Adventure Capital of the World’ is a pretty lofty title, but it’s one that Queenstown is more than worthy of. This is a mecca for thrillseekers of all varieties; even if you don’t consider yourself an adrenaline junkie, this is a town that may just entice you into discovering your more adventurous side. What exactly does Queenstown have in store for the avid adventurer? Skydiving is the go to option for many and it’s not hard to see why. Although the basic experience of jumping out of a plane several thousand feet above sea level is pretty much the same worldwide, it’s the breathtaking views here that make it really special. Queenstown is even more well known for its bungy jumping sites. Although there are a few options available, few can rival the Nevis Bungy: at 134 metres, this is the highest bungy jump in New Zealand and gives eight and a half seconds of freefall to the daring souls that leap out over the Nevis River. But it’s not just those with a head for heights who’ll find thrills here. Jetboating, whitewater rafting, offroad motorcycling… the list of Queenstown adventure attractions goes on and on. 

 
For families visiting Queenstown, there’s more than enough to keep the kids happy during your stay here. To give them a fascinating insight into the lives of New Zealand’s reclusive kiwi bird, head to the Kiwi Birdlife Park. Their specially constructed houses allow visitors to see these shy nocturnal creatures up close - there’s even a special ‘feeding time’ demonstration that’s sure to be a hit with kids of all ages. It’s not just the kiwi bird that lives here though - the park is home to a host of native animals including the Tuatara. These ancient reptiles were around before the dinosaurs and are firm visitor favourites.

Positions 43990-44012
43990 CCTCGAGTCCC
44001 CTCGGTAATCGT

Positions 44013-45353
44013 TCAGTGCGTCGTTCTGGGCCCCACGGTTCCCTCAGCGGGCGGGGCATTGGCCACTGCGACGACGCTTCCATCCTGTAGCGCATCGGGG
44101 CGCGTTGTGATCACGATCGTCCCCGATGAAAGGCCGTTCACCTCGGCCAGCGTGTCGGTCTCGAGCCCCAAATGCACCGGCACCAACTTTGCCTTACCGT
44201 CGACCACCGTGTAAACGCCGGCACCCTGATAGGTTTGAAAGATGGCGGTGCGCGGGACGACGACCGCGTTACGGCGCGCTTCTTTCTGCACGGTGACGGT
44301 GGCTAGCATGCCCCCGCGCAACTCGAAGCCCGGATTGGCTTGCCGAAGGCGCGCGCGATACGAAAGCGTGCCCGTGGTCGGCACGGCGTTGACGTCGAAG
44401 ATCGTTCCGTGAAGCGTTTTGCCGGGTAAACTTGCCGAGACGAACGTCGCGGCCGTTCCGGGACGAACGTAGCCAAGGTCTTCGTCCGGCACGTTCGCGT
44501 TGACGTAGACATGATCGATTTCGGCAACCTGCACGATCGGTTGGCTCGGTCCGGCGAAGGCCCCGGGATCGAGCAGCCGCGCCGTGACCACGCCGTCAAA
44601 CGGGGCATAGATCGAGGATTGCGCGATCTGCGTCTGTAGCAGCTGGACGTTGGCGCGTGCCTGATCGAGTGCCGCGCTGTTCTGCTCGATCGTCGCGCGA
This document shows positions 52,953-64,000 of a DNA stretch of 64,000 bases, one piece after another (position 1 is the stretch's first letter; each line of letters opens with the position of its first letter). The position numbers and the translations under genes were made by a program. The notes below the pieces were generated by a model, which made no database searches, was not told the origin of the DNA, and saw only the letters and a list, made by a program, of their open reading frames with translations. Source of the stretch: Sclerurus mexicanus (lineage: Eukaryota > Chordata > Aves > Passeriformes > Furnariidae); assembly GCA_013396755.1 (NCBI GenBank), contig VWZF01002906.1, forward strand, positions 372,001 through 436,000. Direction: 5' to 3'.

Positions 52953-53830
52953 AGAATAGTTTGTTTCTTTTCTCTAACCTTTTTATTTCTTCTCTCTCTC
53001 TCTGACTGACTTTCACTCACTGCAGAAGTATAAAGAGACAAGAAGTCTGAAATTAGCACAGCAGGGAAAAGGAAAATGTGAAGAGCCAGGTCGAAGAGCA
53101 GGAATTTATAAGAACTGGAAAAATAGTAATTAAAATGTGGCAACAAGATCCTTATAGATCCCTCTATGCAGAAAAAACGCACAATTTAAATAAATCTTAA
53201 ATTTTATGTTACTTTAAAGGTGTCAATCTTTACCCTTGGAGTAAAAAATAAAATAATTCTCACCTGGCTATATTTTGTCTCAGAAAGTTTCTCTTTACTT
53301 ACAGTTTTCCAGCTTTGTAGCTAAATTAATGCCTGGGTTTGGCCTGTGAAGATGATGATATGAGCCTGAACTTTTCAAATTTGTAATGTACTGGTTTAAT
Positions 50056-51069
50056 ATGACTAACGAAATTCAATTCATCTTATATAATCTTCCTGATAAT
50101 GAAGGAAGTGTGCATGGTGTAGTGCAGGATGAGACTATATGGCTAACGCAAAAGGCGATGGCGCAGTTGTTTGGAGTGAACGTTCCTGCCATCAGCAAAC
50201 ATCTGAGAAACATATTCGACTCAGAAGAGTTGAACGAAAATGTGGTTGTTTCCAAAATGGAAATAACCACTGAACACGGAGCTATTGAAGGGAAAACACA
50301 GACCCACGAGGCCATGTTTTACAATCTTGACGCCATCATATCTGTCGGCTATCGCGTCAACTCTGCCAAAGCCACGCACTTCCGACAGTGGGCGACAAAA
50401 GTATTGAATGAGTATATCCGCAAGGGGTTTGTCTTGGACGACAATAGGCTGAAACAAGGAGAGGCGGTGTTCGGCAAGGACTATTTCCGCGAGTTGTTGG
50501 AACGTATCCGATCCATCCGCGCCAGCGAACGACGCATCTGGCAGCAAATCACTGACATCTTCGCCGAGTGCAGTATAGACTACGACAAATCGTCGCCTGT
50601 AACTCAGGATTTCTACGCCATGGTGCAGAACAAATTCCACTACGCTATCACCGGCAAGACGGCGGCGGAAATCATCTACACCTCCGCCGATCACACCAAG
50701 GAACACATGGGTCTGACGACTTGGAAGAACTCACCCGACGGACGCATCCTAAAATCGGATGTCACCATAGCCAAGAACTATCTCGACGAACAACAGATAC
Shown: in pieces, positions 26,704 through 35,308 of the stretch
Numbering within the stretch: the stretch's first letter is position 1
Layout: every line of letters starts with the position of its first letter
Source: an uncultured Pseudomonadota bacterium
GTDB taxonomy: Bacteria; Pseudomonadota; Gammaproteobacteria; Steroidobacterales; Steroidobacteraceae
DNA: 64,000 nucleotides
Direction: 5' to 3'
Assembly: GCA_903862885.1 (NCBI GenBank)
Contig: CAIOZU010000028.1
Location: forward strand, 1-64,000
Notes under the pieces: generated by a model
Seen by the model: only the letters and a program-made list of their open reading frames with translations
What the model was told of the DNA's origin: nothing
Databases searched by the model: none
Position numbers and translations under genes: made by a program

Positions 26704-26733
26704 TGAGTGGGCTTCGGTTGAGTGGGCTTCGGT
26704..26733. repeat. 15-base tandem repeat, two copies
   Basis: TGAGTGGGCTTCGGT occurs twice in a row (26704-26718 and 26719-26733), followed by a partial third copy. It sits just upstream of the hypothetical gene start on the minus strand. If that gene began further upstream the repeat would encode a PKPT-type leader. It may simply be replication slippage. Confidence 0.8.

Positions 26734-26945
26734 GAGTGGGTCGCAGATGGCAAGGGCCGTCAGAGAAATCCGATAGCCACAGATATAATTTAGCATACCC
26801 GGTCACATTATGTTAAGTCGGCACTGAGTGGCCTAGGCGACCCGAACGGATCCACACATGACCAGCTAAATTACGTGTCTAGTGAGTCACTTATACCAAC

But if you’re after something a little more active to allow your kids to expend their excess energy, Alpine Aqualand at the Queenstown Events Centre is a great choice. It’s particularly good if you can make it there on a Sunday, as the kids are treated to a giant inflatable obstacle course and parents can enjoy a traditional Kiwi ‘sausage sizzle’ - a BBQ centred community event. 
 
Views and adventure are all very well, but you can’t enjoy any of that on an empty belly. Fortunately, Queenstown provides ample opportunity for you to indulge in delicious dishes. This is a town that’s full of world-class restaurants - the standard has to be high, given the amount of wealthy international tourists that flock here every year. And it’s not just in top notch restaurants that Queenstown displays its aptitude for providing great food - there are many places where you can find fare that fills your stomach and delights your tastebuds without costing the earth. For a fantastic casual dining option, try Fergburger. This is no ordinary burger joint - in fact it’s known nationwide as one of the best places to buy a burger in the whole country. Even if burgers aren’t normally your favourite, you have to trust me when I say you’ll want to try Fergburger.